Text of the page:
Wednesday, September 30, 2015

Vanilla Panna Cotta -Marcus Wareing Recipes


Try this easy recipe for creamy panna cotta served with a simple raspberry sauce.

Panna cotta means “cooked cream” in Italian, and it is one of the easiest desserts to make. It is an Italian dessert of sweetened cream thickened with gelatine and moulded. The cream may be aromatized with rum, coffee, vanilla, or other flavorings.

To appreciate its texture fully, use the best heavy cream you can find. Most health food stores carry pasteurized (not ultra pasteurized) cream, which has the perfect rich flavor.

Panna cotta is often served with a coulis of berries, or a sauce of caramel or chocolate. It may be covered with fruit or with liqueurs.


1-2 hours preparation time
10 to 30 mins cooking time
Serves 4


1- 1/2 leaves gelatin
1 cup plus 6 tbsp heavy cream
1/4 cup whole milk
1/2 cup granulated sugar
1- 1/2 vanilla beans
1 tbsp dark rum or orange


1) Soak the gelatin leaves in ice water for about 10 minutes until they are soft.

2) Meanwhile, put the cream, milk, and sugar in a heavy pan. Split the vanilla beans lengthwise and scrape the seeds out into the pan, then drop in the pods. Bring to a boil, stirring occasionally. Add the rum and stir to mix. Take the pan off the heat.

3) Remove the gelatin leaves from the water and squeeze firmly. Add to the hot cream mixture and whisk until completely dissolved.

4) Strain the mix through a fine sieve into a large liquid measuring cup and discard the vanilla beans. Stand the measuring cup in a bowl of ice water. Stir frequently until the mixture starts to thicken, then pour into four 3in (8cm) diameter ramekins or custard cups. Refrigerate for 1–2 hours until set.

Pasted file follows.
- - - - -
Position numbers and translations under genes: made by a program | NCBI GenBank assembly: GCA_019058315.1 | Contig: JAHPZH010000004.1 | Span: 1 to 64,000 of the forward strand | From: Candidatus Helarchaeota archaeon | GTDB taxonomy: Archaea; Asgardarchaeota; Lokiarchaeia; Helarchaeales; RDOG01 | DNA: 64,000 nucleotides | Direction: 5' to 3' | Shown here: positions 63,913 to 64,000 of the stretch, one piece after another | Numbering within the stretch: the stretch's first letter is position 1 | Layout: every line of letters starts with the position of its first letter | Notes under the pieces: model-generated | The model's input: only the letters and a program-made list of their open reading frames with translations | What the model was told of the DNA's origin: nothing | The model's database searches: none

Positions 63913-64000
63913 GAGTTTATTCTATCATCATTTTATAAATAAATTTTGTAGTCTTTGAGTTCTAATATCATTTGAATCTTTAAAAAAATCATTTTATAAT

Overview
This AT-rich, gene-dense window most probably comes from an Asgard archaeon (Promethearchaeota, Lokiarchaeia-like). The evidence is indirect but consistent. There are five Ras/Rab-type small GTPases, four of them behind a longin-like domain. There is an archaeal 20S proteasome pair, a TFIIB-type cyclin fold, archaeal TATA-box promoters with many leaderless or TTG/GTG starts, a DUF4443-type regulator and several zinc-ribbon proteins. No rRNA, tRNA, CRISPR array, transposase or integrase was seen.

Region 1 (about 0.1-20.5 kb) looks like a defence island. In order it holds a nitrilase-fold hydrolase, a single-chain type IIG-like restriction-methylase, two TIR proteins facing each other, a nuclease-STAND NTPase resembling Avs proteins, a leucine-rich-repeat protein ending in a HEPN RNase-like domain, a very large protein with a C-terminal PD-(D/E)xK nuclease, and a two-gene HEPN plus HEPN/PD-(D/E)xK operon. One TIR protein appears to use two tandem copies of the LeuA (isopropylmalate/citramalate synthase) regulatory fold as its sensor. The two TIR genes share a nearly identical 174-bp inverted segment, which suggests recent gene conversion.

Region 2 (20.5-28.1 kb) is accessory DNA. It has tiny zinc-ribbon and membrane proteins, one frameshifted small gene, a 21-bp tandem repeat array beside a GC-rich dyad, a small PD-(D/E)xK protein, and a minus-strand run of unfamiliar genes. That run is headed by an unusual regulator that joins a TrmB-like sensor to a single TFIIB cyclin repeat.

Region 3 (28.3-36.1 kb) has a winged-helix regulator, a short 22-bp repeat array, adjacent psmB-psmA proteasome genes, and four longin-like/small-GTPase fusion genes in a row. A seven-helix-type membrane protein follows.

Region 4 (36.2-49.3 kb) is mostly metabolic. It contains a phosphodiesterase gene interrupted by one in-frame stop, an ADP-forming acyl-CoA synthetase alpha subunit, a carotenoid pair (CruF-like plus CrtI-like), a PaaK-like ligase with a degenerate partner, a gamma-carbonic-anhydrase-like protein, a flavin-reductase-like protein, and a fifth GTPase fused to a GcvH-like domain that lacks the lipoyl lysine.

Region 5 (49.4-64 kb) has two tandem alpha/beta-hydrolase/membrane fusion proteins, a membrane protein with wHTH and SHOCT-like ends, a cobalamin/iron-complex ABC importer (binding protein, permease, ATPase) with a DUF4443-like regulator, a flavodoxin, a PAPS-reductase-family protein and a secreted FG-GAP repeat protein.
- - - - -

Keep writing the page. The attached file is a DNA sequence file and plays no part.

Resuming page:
5) To serve, run the tip of a small, sharp knife around the top edge of each panna cotta to release it from the side of the ramekin. Dip the bottom of each ramekin in hot water for a few seconds, then turn the panna cotta out onto a plate.

Quick Tips:

If you do not stir the panna cotta mix enough while it is thickening, it can set on the inside of the measuring cup. If this happens, warm it gently by standing the cup in a pan of warm water, and then cool it down again in the ice bath, stirring all the time.


Gelatin leaves give a smoother set than powder, and they are easier to use, too. You can find them at specialty baking stores and online. If you want to use powdered gelatin, substitute 1 envelope for 4 leaves and follow the package directions for dissolving.

Immerse the brittle leaves in a bowl of cold water to which you have added a few ice cubes. After about 10 minutes, the leaves will soften and become pliable.